The quandary for parents, teachers and child advocates is in determining how to strike a balance between accepting minor hurts and emotional setbacks on one hand, while identifying real hazards and preventing serious injury and psychological distress on the other. Increasingly, adult riskaverse attitudes prevail, fueled by a culture of fear, despite the fact that children are statistically safer than at any point in human history. The book contends that adult intervention should not be only about protecting children, but also about teaching children the skills they need to protect themselves. Gill proposes that children gain short and long-term benefits from experiencing activities with a degree of risk, whether or not they succeed at them. However, these benefits are not as easily measured as the more easily quantified consequences of risk.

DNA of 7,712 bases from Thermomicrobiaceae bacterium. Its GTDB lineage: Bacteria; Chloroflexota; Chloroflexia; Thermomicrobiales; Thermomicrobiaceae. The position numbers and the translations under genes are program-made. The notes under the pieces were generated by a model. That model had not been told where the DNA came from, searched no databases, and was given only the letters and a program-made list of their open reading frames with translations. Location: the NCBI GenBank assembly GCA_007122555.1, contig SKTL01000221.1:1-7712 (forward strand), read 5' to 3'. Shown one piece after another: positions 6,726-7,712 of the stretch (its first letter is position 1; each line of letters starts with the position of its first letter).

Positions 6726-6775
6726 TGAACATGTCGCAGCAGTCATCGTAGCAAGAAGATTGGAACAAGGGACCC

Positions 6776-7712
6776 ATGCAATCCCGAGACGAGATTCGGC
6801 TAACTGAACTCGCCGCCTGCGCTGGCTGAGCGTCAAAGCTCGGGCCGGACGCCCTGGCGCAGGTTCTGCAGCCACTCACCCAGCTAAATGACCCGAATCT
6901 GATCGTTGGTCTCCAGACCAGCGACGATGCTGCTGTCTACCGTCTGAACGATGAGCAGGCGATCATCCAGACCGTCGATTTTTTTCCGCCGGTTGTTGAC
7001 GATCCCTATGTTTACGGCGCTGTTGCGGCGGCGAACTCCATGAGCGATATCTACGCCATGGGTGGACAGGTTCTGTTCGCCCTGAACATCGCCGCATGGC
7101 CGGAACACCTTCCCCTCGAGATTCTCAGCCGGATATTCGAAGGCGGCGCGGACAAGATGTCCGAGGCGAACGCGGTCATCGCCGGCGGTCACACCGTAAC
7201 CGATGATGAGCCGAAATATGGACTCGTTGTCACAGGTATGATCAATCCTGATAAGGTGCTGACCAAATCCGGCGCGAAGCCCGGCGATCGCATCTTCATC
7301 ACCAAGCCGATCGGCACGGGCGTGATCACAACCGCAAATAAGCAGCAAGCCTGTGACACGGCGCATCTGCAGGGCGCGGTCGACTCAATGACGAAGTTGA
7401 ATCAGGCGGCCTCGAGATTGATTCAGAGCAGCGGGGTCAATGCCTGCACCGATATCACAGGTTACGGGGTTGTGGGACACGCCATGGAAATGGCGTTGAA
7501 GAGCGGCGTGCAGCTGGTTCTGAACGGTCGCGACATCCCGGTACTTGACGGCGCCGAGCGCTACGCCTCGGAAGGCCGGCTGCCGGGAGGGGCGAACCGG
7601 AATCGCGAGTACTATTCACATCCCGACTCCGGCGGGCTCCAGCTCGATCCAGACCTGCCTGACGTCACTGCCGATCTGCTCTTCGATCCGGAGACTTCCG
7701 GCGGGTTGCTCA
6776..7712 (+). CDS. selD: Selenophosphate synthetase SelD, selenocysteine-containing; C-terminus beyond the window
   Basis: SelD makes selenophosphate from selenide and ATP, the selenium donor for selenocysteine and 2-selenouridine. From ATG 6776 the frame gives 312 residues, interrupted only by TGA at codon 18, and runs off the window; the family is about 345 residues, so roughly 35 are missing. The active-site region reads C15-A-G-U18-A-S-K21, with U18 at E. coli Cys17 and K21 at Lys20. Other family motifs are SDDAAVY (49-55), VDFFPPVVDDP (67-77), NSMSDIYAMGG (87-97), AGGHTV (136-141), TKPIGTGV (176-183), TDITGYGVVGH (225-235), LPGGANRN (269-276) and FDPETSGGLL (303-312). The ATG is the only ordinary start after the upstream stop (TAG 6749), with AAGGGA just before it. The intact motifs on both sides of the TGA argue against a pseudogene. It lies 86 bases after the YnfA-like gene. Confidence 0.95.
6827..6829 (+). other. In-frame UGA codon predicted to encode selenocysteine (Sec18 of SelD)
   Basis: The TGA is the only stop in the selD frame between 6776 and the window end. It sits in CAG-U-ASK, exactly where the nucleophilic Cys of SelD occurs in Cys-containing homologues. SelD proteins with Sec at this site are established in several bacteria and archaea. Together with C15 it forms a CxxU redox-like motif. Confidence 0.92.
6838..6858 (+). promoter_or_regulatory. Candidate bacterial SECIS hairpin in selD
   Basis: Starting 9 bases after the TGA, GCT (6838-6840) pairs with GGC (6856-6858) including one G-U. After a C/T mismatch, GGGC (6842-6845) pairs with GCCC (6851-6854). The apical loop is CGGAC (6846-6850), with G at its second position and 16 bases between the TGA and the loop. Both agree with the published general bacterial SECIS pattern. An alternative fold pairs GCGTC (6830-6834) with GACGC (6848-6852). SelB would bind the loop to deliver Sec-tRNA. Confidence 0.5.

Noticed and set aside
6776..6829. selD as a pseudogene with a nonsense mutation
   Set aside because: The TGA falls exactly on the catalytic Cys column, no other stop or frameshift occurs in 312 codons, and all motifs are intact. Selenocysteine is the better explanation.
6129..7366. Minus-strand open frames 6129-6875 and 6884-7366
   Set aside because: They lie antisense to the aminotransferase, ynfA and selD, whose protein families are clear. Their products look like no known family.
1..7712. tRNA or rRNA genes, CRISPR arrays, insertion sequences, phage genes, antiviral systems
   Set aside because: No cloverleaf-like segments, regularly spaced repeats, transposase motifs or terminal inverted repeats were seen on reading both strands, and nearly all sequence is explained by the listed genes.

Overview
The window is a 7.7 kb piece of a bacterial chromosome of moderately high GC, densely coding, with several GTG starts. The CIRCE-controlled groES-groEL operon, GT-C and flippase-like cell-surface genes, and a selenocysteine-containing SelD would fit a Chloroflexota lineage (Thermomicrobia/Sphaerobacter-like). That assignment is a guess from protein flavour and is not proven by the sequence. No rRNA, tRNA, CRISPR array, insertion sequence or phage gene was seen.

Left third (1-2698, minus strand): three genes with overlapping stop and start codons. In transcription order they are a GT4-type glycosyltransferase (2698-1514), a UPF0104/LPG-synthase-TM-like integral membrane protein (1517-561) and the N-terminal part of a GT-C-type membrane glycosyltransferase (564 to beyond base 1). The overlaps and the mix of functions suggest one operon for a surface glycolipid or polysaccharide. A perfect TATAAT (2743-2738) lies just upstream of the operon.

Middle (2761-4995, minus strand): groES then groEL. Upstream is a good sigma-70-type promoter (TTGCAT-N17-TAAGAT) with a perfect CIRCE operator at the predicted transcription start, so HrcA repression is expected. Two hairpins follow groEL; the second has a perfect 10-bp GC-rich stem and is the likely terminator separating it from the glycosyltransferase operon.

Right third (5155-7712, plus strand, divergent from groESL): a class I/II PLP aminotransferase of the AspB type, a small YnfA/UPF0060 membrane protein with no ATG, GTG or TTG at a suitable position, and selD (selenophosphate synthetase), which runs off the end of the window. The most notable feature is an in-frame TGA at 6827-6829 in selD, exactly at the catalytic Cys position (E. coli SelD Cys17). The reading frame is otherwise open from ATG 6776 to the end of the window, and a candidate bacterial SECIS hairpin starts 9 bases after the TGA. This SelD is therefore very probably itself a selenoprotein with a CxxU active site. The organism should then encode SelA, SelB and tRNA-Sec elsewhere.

The geographic context for Gill’s narrative is the United Kingdom, where risk aversion may be greater than in other European Union countries. At the same time, the level of risk aversion in the UK may be less than it is in the United States, fueled in part by the fundamental difference in the way the US legal system handles liability. The book acknowledges that children living in developing countries face qualitatively different risks than children in more affluent industrialized countries, but such a discussion was beyond the scope of the book. Nonetheless, Gill does disturb the reader into a new level of consciousness about childhood experiences, not matter what the context.